The British give us their own list of accommodations along the Seine with a lot of handwritten comments on the individual sites.
Today’s harbour master, responsible for the three foreign guests, is Monsieur Eric. He is a person of helpfulness. When we come back from town after unsuccessfully trying to purchase a VNF vignette for sailing on the French rivers and channels, Monsieur Eric helps us to buy a vignette over the internet and print it out, so we can place it visible on the boat. A French keyboard is very different from a Danish keyboard, so it takes some time to get the application complete and the vignette printed out. But we succeed. We are seriously ready to channel navigation.
Same Monsieur Eric is strongly upset about the fact, that we want to leave his wonderful city after only two nights. “You come here, but You do not want to seriously learn about our city?” Tonight the church for example, is illuminated. We tell him about the five-hour bike ride, fatigue and the desire to come to Paris and meet our granddaughter in a few days. He does not understand.
Logbog: Sailed distance: 0.0 miles. Time: We stay the day in Rouen’s marina. Weather: Insanely hot. Hot in the morning, and 31 degrees at six o’clock at night.
49° 29′ 39.732” N 0° 6′ 28.5444” E
July 18. – 2013
We had already asked for advice at the port office. “Go at low tide minus two hours,” they told us. Low tide in Le Havre on July 18 is 13.22. Minus two hours is 11.22. As a precaution, we leave at 11.15. It gave us the time for a quiet morning with a long run along the seafront in Le Havre, bath and breakfast.
The two hours before low tide, we use at getting to the entrance of the Seine. In the river there are some scary areas with shallow water, and it was explained to us, that they move from year to year, so as a precaution we have to sail far out into the English Channel before we swing into the entrance to Seine.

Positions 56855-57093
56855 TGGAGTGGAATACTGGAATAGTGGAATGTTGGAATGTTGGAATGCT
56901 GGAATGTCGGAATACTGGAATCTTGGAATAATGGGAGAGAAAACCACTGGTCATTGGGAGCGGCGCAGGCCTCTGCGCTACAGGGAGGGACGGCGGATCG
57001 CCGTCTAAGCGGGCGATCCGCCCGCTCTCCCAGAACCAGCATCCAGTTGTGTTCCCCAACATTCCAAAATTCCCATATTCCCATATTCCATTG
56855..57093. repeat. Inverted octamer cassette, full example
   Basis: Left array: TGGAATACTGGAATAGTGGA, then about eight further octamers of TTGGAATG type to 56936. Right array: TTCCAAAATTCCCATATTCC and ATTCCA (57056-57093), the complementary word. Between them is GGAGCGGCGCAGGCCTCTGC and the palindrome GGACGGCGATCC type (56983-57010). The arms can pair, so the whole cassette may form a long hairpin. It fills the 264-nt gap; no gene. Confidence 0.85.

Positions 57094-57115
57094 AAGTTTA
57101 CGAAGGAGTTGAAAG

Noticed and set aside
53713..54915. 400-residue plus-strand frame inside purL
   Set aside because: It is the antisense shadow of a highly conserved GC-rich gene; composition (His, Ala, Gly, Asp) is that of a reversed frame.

It turns out that there are two factors working against us. Today it is neaps. This happens once a month and means that the tidal current is less strong than normal – and therefore we get less co-current flow. At the same time, the wind is strong – 9-11 metres per second – and it slows our speed, as the wind mostly goes against us.
Therefore, we are not reaching today’s goal, Rouen, but have to moor Ronja to an anchor buoy some 15 nautical miles before Rouen as the tidal power is strong, and it becomes impossible to reach our goal within a half hour before sunset, which is the limit for boating on the Seine . We tie up to a very beautiful place.
Deciduous trees are all along the riverbank. Direct view of the sunset. Pies, bread and cheese provide an excellent evening meal at about nine.
The part of the Seine, which is called the “tidal Seine” is very special. Far more deserted than we had expected. Raw and steep nature. Not a single house has a boat in the front yard, which we have become accustomed to in Holland. In one day we come across less than a handful of boats like ours but maybe a dozen cargo ships. Beautiful scenery alternates with stinking industrial areas. When we are doing the best we log 9.5 knots. But for long periods we have – because of neaps and headwinds – difficulty to exceed six knots.
The special feature of the 120 kilometres along the Seine up to Rouen is also, that there are practically no places where you can dock or go to port. The back of the Seine estuary is the town of Honfleur. But then follows more than 50 miles without a single port or anchorage. Deserted. It is a pure coincidence that we find a private anchor buoy, which is free and we have no qualms spending our night in a small town called Duclair.
Log-book: Sailed distance: Close to 60 nautical miles. Time: Departure 11.15 from Le Havre. Arrival 20:30 in Duclair. Weather: Wind up to 11 meters per second from the NNE.